4 years ago

The Formal Architecture of Lexical-Functional Grammar

The Formal Architecture of Lexical-Functional Grammar

12 /Ronald M. Kaplan

12 /Ronald M. Kaplan allowable c-structures for a sentence were speci ed by the rewriting rules of a context-free grammar (augmented by a Kleene-closure operator for repetitive expansions) rather than by what seemed to be a less perspicuous listing of dominance, precedence, and labeling relations. The description of an appropriate f-structure was derived from functional annotations attached to the c-structure rules. For interpreting these functional annotations, Kaplan and Bresnan de ned a special instantiation procedure that relied implicitly on the c-structure to f-structure correspondence . To see that dependence more explicitly, consider the annotated rewriting rule in (15): (15) S ;! NP ( (M(n)) subj) = (n) VP (M(n)) = (n) The context-free expansion is matched against nodes in a candidate cstructure to verify that the local [S NP VP] con guration is acceptable. The symbol n in a constraint annotated to a category stands for the node that matches that particular category in the candidate tree. The annotations use that symbol, the mother function M, and the structural correspondence to express general propositions about the f-structures that correspond to the nodes that satisfy this rule. Thus, (15) speci es that the f-structure corresponding to the NP's mother applies to subj to give the f-structure corresponding to the NP, and that the f-structure corresponding to the mother of the VP, namely the S node, is also the f-structure corresponding to the VP. The conjunction of these constraints across the whole c-structure, with actual nodes substituted for the generic n, is the desired f-structure description. Kaplan and Bresnan simpli ed toamoreconvenient notation. The symbol " abbreviates the complex term (M(n)), the composition of the structural correspondence with the mother function, and # stands for (n), the f-structure corresponding to the matching node. This reduces the annotation on the NP to the familiar form in (16): (16) (" subj) =# This can be read as `the matching NP node's mother's f-structure's subject is the matching node's f-structure'. This method of generating range descriptions by analyzing and matching the properties of domain structures is what wecalldescription by analysis. Halvorsen (1983) applied this technique to derive descriptions of semantic structures from an analysis of the f-structures they were assumed to correspond to. LFG's store of basic underlying concepts is thus quite limited, yet it supports a notational system in which avariety of complex linguistic phenomena have been easy to characterize. Perhaps because of its sim-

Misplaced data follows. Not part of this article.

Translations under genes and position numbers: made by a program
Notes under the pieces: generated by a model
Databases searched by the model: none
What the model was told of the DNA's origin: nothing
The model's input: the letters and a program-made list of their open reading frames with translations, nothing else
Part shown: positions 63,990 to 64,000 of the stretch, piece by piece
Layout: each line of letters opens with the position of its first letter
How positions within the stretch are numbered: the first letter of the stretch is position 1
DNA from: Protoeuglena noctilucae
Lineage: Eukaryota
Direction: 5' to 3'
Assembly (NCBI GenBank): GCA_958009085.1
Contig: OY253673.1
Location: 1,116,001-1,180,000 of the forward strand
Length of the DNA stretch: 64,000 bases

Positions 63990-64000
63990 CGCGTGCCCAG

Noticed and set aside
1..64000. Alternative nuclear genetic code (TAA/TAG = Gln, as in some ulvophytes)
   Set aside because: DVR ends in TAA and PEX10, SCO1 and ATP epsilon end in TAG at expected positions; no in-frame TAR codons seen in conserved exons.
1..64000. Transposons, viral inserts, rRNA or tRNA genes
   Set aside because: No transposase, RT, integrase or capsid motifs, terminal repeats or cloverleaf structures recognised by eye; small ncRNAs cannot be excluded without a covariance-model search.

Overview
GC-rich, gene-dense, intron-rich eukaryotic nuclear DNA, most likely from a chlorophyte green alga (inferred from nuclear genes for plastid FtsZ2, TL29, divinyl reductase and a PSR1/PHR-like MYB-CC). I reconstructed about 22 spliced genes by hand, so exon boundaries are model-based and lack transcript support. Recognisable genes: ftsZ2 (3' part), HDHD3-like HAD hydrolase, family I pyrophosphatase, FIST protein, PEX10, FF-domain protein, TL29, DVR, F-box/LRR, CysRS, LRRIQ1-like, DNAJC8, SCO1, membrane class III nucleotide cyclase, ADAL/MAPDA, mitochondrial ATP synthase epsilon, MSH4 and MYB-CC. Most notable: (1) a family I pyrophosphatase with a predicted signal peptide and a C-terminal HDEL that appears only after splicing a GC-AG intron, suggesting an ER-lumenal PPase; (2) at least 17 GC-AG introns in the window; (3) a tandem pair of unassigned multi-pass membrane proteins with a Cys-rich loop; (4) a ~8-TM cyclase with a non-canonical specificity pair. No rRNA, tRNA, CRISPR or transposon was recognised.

The Formal Architecture of Lexical-Functional Grammar / 13 ple architectural base, this system has remained remarkably stable in the years since it was introduced, particularly when compared to other formal frameworks that have undergone extensive revision over the same period of time. In continuing to explore the implications of this architecture, we have found some useful consequences that had previously gone unnoticed and have also seen the value of certain extensions and revisions. The remainder of this paper gives a brief survey of these more recent developments. 3 Extensions and variations The tripartite division of structures, descriptions, and correspondences suggest three ways in which the theory might be modi ed. One way, of course, is to add to the catalog of structure-types that are used for linguistic representations. LFG currently acknowledges two syntactic structuretypes beyond the string, and there may be grammatical phenomena that are best represented in terms of other native relations. Kaplan and Bresnan (1982) introduced one extension to the f-structure domain beyond the simple attribute-value properties that have been discussed here. They allowed the values of f-structure attributes to be sets of f-structures as well as individual f-structures, symbols, and semantic forms. Sets were used to represent grammatical relations such as adjuncts that can be independently realized in several positions in a clause and thus seemed to be immune to the functional uniqueness condition. The description language also was augmented with the membership operator 2, so that constraints on set elements could be stated. A more recent example of how the properties of formal structures might usefully be extended can be seen in Bresnan and Kanerva's (1989) proposals for a natural-class organization of grammatical functions. They observe that many lexical redundancy rules can be eliminated in favor of general instantiation principles if lexical entries are marked with underspeci ed grammatical function labels (for example, a neutral objective function that subsumes (and can be instantiated as either) obj or obj2). In previous work, function labels were unanalyzable atomic symbols bearing no relation to one another. On this new suggestion, the functions are partially ordered in a subsumption lattice, and new principles of interpretation are required. Beyond these relatively minor adjustments to the structural domain, there have been no proposals for substantially di erent ways of organizing linguistic information. By far the most interesting innovations have concerned the c-structure and f-structure description languages and the

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